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PLoS One. 2017 Jul 7;12(7):e0180572. doi: 10.1371/journal.pone.0180572. eCollection 2017.

Sputum quality and diagnostic performance of GeneXpert MTB/RIF among smear-negative adults with presumed tuberculosis in Uganda.

Author information

1
Department of Epidemiology of Microbial Diseases, Yale School of Public Health, New Haven, Connecticut, United States of America.
2
Department of Health Sciences & Special Education, Africa Renewal University, Kampala, Uganda.
3
Department of Medicine, Mulago Hospital, Makerere University, Kampala, Uganda.
4
Clinical Epidemiology Unit, Makerere University, Kampala, Uganda.
5
Infectious Diseases Research Collaboration, Mulago Hospital, Kampala, Uganda.
6
Division of Pulmonary and Critical Care Medicine, University of California San Francisco, San Francisco, California, United States of America.
7
Department of Microbiology, Makerere University, Kampala, Uganda.
8
Division of HIV, Infectious Diseases, and Global Medicine, University of California San Francisco, San Francisco, California, United States of America.
9
Pulmonary, Critical Care, and Sleep Medicine Section, Yale School of Medicine, New Haven, Connecticut, United States of America.

Abstract

BACKGROUND:

Introduction of GeneXpert MTB/RIF (Xpert) assay has constituted a major breakthrough for tuberculosis (TB) diagnostics. Several patient factors may influence diagnostic performance of Xpert including sputum quality.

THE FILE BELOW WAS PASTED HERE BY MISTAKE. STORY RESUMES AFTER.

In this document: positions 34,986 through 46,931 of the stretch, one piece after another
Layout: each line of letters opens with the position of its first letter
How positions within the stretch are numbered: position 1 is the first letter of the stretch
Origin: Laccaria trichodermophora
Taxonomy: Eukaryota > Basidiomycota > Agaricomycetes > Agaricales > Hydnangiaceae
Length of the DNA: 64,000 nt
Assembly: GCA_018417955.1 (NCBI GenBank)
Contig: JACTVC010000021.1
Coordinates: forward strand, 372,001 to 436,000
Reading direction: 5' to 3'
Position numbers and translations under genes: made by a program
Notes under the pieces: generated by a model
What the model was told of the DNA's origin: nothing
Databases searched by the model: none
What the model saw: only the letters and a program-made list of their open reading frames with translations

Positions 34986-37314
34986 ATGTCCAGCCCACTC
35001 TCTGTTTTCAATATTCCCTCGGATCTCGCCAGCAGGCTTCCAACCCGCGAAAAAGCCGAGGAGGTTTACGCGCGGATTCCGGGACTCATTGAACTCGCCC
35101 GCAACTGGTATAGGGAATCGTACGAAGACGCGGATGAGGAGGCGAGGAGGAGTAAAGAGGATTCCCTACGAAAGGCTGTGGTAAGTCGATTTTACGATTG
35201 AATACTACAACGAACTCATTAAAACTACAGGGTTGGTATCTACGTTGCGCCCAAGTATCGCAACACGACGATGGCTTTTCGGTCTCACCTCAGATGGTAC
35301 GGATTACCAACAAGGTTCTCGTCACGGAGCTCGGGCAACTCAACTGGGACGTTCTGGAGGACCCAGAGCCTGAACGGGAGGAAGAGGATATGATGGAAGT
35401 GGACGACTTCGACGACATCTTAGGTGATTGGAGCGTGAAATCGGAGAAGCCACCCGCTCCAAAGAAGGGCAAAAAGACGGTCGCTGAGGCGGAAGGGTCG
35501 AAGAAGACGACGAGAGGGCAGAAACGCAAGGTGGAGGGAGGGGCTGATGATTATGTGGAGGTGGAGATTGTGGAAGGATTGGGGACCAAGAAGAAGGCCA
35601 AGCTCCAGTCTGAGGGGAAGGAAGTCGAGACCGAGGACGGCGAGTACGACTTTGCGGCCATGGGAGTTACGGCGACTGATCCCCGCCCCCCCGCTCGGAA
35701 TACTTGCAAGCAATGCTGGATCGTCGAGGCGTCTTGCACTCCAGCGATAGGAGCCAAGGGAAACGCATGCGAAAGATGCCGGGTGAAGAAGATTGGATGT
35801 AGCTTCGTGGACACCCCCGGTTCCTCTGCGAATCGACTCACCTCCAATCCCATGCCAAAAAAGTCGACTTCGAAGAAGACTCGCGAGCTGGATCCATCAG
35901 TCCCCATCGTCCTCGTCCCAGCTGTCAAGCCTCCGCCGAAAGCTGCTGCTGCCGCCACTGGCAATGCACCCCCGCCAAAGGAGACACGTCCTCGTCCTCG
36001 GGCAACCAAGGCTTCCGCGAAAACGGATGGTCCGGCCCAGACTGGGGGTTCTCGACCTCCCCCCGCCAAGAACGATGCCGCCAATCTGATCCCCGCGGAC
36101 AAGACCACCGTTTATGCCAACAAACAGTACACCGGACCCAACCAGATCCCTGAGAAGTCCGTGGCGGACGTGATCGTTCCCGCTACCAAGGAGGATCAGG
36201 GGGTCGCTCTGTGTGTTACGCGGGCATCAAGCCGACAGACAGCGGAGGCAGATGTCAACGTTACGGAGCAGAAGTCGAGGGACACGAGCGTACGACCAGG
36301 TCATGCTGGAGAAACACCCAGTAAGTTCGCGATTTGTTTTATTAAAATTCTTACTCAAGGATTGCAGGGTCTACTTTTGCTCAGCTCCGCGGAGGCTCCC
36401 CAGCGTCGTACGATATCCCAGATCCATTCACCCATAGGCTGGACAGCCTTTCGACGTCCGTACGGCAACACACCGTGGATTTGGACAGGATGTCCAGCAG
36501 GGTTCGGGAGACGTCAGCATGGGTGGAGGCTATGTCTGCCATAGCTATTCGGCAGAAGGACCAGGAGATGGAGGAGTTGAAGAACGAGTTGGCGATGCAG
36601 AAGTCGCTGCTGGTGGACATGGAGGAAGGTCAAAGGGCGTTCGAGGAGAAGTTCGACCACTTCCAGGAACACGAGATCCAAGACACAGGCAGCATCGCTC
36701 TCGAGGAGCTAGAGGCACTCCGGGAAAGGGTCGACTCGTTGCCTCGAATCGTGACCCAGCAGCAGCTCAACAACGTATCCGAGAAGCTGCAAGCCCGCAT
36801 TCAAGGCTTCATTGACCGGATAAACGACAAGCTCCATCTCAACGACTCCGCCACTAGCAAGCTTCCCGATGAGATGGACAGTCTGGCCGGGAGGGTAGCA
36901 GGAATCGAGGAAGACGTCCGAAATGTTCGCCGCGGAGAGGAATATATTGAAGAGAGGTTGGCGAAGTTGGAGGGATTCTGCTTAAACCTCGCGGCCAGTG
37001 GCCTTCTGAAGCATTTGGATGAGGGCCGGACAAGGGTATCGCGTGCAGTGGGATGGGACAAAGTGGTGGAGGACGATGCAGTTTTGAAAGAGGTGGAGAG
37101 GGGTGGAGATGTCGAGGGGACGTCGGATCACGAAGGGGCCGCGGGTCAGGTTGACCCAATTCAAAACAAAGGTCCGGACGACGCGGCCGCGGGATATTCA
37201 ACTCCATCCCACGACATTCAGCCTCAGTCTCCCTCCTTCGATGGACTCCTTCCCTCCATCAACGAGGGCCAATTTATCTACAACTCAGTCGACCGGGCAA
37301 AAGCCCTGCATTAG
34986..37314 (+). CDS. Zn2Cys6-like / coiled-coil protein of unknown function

OBJECTIVE:

We carried out a prospective, observational, cross-sectional study to determine the effect of sputum quality on diagnostic performance of Xpert among presumed TB patients in Uganda.

METHODS:

We collected clinical and demographic information and two sputum samples from participants. Staff recorded sputum quality and performed LED fluorescence microscopy and mycobacterial culture on each sample. If both smear examinations were negative, Xpert testing was performed. We calculated diagnostic yield, sensitivity, specificity, and other indicators for Xpert for each stratum of sputum quality in reference to a standard of mycobacterial culture.

RESULTS:

Patients with salivary sputum showed a trend towards a substantially higher proportion of samples that were Xpert-positive (54/286, 19%, 95% CI 15-24) compared with those with all other sputum sample types (221/1496, 15%, 95% CI 13-17). Blood-stained sputum produced the lowest sensitivity (28%; 95% CI 12-49) and salivary sputum the highest (66%; 95% CI 53-77). Specificity didn't vary meaningfully by sample types. Salivary sputum was significantly more sensitive than mucoid sputum (+13%, 95% CI +1 to +26), while blood-stained sputum was significantly less sensitive (-24%, 95% CI -42 to -5).

CONCLUSIONS:

Our findings demonstrate the need to exercise caution in collecting sputum for Xpert and in interpreting results because sputum quality may impact test yield and sensitivity. In particular, it may be wise to pursue additional testing should blood-stained sputum test negative while salivary sputum should be readily accepted for Xpert testing given its higher sensitivity and potentially higher yield than other sample types. These findings challenge conventional recommendations against collecting salivary sputum for TB diagnosis and could inform new standards for sputum quality.

PMID:
28686705
PMCID:
PMC5501569
DOI:
10.1371/journal.pone.0180572
[Indexed for MEDLINE]
Free PMC Article

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